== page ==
Now, on the night I was to deliver the speech, I was told that three people would share the delivery of the speech, and that I would deliver only the final third part of the speech. Well, I didn’t know where to begin. Not being able to start with the first line, I stumbled on almost every line and had to be prompted. It was most embarrassing. So much for learning one line after the other by rote. However, if that method works well for you, use it.
According to Hume, ‘the same simple ideas … fall regularly into complex ones’, for such is life. Life is simply the continuum of one moment after another. For the public speaker or actor, the important thing, insofar as the succession of ideas is concerned, is to decipher, and then commit to memory, the ‘bond of union among them, some associating quality by which one idea naturally introduces another’ (Treatise, I:I:4). Association is the uniting principle, but it ‘is not to be considered as an inseparable connection ... Nor yet are we to conclude that without it the mind cannot join two ideas ... But we are only to regard it as a gentle force, which commonly prevails’ (Treatise, I:I:4). So, for Hume association is in the nature of a ‘gentle force’ which develops from what he termed ‘original qualities of human nature’ and which ‘point[s] out to everyone those simple ideas which are most proper to be united into a complex one’ (Treatise, I:I:4).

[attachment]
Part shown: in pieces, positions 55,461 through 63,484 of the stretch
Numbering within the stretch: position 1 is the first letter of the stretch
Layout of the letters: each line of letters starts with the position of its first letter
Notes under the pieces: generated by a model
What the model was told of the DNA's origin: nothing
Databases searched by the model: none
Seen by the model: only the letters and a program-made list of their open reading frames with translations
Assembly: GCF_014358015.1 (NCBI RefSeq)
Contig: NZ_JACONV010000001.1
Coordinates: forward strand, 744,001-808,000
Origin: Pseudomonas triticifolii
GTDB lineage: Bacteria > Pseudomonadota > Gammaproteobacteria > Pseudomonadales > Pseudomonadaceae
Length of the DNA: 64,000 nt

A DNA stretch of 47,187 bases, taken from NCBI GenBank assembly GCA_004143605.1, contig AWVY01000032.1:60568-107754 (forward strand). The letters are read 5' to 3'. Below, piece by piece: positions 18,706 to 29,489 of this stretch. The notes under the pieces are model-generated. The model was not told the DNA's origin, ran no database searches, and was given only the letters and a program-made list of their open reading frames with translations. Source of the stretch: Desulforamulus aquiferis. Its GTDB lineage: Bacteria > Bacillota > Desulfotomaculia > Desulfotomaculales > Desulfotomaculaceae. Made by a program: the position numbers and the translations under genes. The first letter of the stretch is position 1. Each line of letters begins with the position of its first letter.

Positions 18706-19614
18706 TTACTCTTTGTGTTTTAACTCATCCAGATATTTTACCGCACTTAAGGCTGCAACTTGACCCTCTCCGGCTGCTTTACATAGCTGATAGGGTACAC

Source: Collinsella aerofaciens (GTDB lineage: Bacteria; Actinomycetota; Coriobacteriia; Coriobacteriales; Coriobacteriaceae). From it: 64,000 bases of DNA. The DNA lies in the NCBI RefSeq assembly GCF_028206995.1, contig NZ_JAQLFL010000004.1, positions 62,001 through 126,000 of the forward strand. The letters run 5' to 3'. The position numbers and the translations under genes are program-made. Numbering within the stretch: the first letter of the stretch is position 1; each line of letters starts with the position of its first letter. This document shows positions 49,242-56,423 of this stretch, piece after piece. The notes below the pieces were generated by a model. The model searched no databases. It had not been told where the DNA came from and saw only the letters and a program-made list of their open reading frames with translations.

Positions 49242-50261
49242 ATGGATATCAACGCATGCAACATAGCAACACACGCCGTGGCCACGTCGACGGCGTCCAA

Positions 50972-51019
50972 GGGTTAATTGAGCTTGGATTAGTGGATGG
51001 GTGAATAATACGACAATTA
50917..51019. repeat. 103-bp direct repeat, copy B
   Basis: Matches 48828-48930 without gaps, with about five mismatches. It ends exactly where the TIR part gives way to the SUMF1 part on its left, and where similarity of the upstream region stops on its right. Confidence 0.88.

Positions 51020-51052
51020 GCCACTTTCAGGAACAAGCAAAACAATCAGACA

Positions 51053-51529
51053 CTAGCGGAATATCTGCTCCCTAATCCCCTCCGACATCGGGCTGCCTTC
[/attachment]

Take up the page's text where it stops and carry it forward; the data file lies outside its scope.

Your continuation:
Finally, practise mindfulness, which as Dr Jon Kabat-Zinn has said, means – ‘Paying attention in a particular way; on purpose, in the present moment, and non-judgmentally.’ Give bare (that is, clear, focused and unadulterated) attention. Maintain choiceless awareness. In other words, be both physically and psychologically present at all times -- and generate and maintain interest and enthusiasm in what you are doing.